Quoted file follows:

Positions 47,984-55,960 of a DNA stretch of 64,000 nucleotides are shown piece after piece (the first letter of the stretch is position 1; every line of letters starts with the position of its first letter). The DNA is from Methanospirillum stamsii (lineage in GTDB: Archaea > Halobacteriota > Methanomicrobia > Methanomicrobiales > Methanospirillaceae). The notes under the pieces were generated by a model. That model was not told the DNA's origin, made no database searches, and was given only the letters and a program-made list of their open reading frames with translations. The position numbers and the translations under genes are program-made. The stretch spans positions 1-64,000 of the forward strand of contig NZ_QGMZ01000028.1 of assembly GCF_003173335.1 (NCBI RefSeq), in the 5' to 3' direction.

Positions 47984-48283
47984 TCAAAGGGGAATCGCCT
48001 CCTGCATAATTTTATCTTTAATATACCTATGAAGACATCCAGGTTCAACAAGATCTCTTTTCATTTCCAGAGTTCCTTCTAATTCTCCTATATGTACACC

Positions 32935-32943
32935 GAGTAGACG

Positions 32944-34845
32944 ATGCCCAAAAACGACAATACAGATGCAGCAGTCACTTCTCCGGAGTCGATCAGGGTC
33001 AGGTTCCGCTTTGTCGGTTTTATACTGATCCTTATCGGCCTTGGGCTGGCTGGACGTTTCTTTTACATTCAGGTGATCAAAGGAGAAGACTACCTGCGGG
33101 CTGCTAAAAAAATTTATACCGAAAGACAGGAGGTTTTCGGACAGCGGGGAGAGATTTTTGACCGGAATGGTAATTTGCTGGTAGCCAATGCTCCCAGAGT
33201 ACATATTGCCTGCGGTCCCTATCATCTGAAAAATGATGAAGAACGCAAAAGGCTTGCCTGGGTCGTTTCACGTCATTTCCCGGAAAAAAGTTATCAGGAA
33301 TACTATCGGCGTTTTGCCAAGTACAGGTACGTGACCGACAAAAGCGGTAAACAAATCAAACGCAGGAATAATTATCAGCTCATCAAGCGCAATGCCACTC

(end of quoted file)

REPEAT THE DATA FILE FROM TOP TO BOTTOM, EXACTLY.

Positions 47,984-55,960 of a DNA stretch of 64,000 nucleotides are shown piece after piece (the first letter of the stretch is position 1; every line of letters starts with the position of its first letter). The DNA is from Methanospirillum stamsii (lineage in GTDB: Archaea > Halobacteriota > Methanomicrobia > Methanomicrobiales > Methanospirillaceae). The notes under the pieces were generated by a model. That model was not told the DNA's origin, made no database searches, and was given only the letters and a program-made list of their open reading frames with translations. The position numbers and the translations under genes are program-made. The stretch spans positions 1-64,000 of the forward strand of contig NZ_QGMZ01000028.1 of assembly GCF_003173335.1 (NCBI RefSeq), in the 5' to 3' direction.

Positions 47984-48283
47984 TCAAAGGGGAATCGCCT
48001 CCTGCATAATTTTATCTTTAATATACCTATGAAGACATCCAGGTTCAACAAGATCTCTTTTCATTTCCAGAGTTCCTTCTAATTCTCCTATATGTACACC

Positions 32935-32943
32935 GAGTAGACG

Positions 32944-34845
32944 ATGCCCAAAAACGACAATACAGATGCAGCAGTCACTTCTCCGGAGTCGATCAGGGTC
33001 AGGTTCCGCTTTGTCGGTTTTATACTGATCCTTATCGGCCTTGGGCTGGCTGGACGTTTCTTTTACATTCAGGTGATCAAAGGAGAAGACTACCTGCGGG
33101 CTGCTAAAAAAATTTATACCGAAAGACAGGAGGTTTTCGGACAGCGGGGAGAGATTTTTGACCGGAATGGTAATTTGCTGGTAGCCAATGCTCCCAGAGT
33201 ACATATTGCCTGCGGTCCCTATCATCTGAAAAATGATGAAGAACGCAAAAGGCTTGCCTGGGTCGTTTCACGTCATTTCCCGGAAAAAAGTTATCAGGAA
33301 TACTATCGGCGTTTTGCCAAGTACAGGTACGTGACCGACAAAAGCGGTAAACAAATCAAACGCAGGAATAATTATCAGCTCATCAAGCGCAATGCCACTC